The Methodist Connexional Office is located at:

Weteriana House
50 Langdons Road
Christchurch 8053

Postal address

PO Box 931, Christchurch 8140

T. (03) 366 6049   I. 0800 266 639

Please phone our main line (as above) and at the prompt either dial '0' to speak to Reception or enter an extension number. FOR A LIST OF EXTENSIONS CLICK HERE

Email the Webmaster
Email the Connexional Office

New spiritual movements challenge the church

By Paul Titus

Contemporary religious and spiritual movements offer refreshing ways to understand and express the divine. Yet rejecting mainstream traditions can lead to such pitfalls as self absorption, amorality, or prejudice.

To avoid them it is necessary to be open, accountable, and aware of the political nature of all beliefs and practices.

These are among the conclusions Dr Rachel Kohn reaches in her book The New Believers: Re-Imaging God. In her book Rachel examines current schools of thought in Christianity, Judaism and Buddhism as well as New Age spiritual movements inspired by feminism, environmentalism, and psychology.

Exciting new ideas have emerged as Westerners have engaged different faiths and scientific ideas, she says. Reforms in the major world religions have challenged commonly held religious beliefs as have new understandings of witchcraft, goddess worship, and human relationships with nature.

“For example, Buddhism has undergone an interesting transformation as it has been westernized. Traditionally Asian Buddhism was hierarchical, patriarchal, recalcitrant and the very antithesis of modernity. In the West Buddhism has been re-imagined. It has engaged with social action and gained a more radical vision,” Rachel says.

“Judaism has also gone through enormous change. The Jewish renewal has been influenced by Eastern meditation and Judaism’s own mystical tradition, the Kabbalah.

“The Kabbalah too is engaging contemporary ideas. Its descriptions of creation have been re-examined in light of contemporary cosmological theories such as the Big Bang. The ancient texts give a new way to connect to contemporary scientific understandings.”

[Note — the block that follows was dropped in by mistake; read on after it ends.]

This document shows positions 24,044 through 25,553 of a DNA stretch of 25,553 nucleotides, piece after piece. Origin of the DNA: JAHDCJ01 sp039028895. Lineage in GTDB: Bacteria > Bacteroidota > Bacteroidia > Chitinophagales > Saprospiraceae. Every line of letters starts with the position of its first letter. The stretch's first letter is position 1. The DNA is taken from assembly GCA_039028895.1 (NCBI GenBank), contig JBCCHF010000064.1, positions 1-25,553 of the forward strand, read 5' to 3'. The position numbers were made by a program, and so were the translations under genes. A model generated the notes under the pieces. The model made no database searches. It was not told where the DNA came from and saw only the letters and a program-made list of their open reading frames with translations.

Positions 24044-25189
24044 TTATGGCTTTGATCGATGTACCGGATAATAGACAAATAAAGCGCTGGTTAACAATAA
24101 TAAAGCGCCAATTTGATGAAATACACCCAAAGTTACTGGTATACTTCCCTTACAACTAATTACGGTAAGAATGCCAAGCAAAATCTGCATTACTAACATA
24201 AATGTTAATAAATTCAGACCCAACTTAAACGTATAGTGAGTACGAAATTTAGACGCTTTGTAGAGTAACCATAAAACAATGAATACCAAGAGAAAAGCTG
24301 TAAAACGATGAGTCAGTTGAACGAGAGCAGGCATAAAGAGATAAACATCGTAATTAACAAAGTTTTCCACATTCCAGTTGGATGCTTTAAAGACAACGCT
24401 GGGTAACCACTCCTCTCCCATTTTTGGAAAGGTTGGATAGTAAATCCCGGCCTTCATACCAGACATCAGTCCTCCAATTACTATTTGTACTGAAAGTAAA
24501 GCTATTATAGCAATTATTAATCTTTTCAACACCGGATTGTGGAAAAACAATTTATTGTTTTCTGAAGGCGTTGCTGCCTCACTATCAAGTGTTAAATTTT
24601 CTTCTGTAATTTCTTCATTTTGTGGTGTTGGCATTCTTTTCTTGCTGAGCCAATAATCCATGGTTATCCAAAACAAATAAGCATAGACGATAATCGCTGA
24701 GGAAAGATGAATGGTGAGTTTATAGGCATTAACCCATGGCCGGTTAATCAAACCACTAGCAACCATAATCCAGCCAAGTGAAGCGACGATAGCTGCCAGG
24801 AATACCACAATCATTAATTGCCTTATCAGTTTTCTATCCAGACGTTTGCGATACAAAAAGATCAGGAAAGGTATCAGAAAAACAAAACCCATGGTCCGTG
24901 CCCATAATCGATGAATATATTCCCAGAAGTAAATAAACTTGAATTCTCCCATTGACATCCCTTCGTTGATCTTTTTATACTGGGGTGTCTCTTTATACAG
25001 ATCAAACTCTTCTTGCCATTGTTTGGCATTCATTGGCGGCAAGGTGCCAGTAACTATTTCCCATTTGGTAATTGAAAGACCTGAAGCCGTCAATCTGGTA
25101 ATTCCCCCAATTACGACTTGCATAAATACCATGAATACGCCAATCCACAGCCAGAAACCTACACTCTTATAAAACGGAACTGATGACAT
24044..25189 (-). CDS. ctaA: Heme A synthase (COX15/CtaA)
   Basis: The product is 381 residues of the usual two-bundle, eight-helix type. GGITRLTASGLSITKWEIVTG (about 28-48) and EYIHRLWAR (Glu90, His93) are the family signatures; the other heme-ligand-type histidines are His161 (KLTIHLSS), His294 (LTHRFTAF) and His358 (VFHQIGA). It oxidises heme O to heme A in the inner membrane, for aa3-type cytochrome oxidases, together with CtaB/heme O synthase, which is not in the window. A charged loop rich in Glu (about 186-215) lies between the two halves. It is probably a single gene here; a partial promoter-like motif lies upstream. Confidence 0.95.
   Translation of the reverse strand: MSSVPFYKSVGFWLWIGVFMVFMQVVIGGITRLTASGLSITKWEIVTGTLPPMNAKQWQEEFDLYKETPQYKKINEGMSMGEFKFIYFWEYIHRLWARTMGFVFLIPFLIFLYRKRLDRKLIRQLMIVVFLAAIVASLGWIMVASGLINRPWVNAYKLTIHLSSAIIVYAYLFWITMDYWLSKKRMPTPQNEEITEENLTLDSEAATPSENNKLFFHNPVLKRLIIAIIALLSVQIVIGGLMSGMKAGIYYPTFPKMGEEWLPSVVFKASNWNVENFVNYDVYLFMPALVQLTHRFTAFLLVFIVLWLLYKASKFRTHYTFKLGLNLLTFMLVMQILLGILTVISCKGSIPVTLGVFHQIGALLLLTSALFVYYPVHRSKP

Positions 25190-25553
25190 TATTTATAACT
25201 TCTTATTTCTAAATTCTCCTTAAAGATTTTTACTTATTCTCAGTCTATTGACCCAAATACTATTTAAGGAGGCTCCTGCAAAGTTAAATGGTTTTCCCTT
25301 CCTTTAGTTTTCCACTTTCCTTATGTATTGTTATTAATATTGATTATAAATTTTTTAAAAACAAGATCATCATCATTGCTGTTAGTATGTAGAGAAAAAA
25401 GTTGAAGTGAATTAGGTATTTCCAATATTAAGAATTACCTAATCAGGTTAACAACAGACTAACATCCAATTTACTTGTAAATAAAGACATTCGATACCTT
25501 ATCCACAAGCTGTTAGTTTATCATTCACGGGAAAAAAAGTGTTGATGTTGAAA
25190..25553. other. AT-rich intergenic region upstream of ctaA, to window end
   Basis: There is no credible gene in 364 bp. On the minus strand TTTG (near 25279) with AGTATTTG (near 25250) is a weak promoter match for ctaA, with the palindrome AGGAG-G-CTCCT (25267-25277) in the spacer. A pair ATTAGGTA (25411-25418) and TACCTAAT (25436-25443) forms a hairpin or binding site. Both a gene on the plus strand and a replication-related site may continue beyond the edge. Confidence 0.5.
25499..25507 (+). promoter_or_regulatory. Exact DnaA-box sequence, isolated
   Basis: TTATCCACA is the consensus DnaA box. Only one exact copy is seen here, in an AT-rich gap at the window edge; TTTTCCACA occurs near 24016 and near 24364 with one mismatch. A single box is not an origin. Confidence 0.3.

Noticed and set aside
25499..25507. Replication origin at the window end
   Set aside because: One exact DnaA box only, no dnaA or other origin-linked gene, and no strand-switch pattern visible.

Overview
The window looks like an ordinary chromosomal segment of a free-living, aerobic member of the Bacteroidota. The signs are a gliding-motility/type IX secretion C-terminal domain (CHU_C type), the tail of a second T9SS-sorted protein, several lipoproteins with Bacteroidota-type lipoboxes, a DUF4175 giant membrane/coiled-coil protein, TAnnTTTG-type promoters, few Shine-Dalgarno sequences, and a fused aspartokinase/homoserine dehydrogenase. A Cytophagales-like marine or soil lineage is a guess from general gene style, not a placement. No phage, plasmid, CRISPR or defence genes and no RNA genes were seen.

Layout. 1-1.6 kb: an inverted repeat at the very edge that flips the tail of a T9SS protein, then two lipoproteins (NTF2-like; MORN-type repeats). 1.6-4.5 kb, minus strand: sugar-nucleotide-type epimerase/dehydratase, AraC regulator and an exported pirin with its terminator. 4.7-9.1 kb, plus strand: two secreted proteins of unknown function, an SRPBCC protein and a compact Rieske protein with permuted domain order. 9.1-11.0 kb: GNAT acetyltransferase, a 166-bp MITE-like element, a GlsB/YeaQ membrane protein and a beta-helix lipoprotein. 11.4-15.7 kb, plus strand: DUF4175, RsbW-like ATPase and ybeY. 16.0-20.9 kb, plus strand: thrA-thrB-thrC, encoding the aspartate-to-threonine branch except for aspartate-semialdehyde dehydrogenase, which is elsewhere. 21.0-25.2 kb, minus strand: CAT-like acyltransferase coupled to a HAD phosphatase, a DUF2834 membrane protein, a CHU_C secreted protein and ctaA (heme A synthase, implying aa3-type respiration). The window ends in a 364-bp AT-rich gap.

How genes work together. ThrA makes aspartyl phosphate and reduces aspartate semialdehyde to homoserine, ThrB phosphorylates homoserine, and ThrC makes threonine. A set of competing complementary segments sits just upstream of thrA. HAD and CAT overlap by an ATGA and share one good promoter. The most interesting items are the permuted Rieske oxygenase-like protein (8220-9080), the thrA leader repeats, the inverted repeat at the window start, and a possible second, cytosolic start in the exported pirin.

Rachel says if we think of theology as a way to describe God, then it is a set of metaphors. Metaphors are a feature of language, so new metaphors create new visions of our experience of God.

“Environmentalists and feminists now use the metaphor of Gaia to understand the earth as goddess and source of life. The Bible too uses feminine metaphors. It compares God’s love to a lioness protecting her cubs.

“Religious language has always been highly imaginative. Think of God as the burning bush or a voice in a whirlwind as in the book of Job. People must grasp for ways to describe the transcendent realm and the source of life.”

At a time when new ways of understanding and expressing the divine abound today, many churches are declining, Rachel observes. As people’s lives become busier and more demanding, there are fewer and fewer people in church on Sunday morning.

“No doubt churches feel new spiritual movements have invaded their domain and religion is dying. The churches have lost some of their authority.

“We are also seeing a shift away from an emphasis on social justice and ethical issues. There is a renewed interest in relics, ritual, and sacred talismans. In the 1970s there was a move away from this but now there is renewed interest in the power of relics. People are seeking an emotional, aesthetic, or artistic experience through religion.”

Rachel believes the new spiritualities challenge juvenile versions of religion that treat humans as unthinking robots. But she is also critical of contemporary spiritual movements. Some, such as the human potential movement tend to equate God with the self and lead to a high degree or narcissism.

Others have over-reacted in their critique of traditional religion. These include feminist spiritualities that imagine God as solely female.

Nor are contemporary spiritual movements immune from becoming closed and sectarian.

“I hope the new believers do not become fanatical zealots but genuinely reflect on the challenges of spiritual living. We can become too politically correct and not critique other religions. It is important that people of different faiths engage one another and the problems we all face.”

Rachel Kohn holds a PhD in Religious Studies and has lectured in Canada, Britain, and Australia. She lives in Sydney and produces programmes on religion for the Australian Broadcasting Corporation. See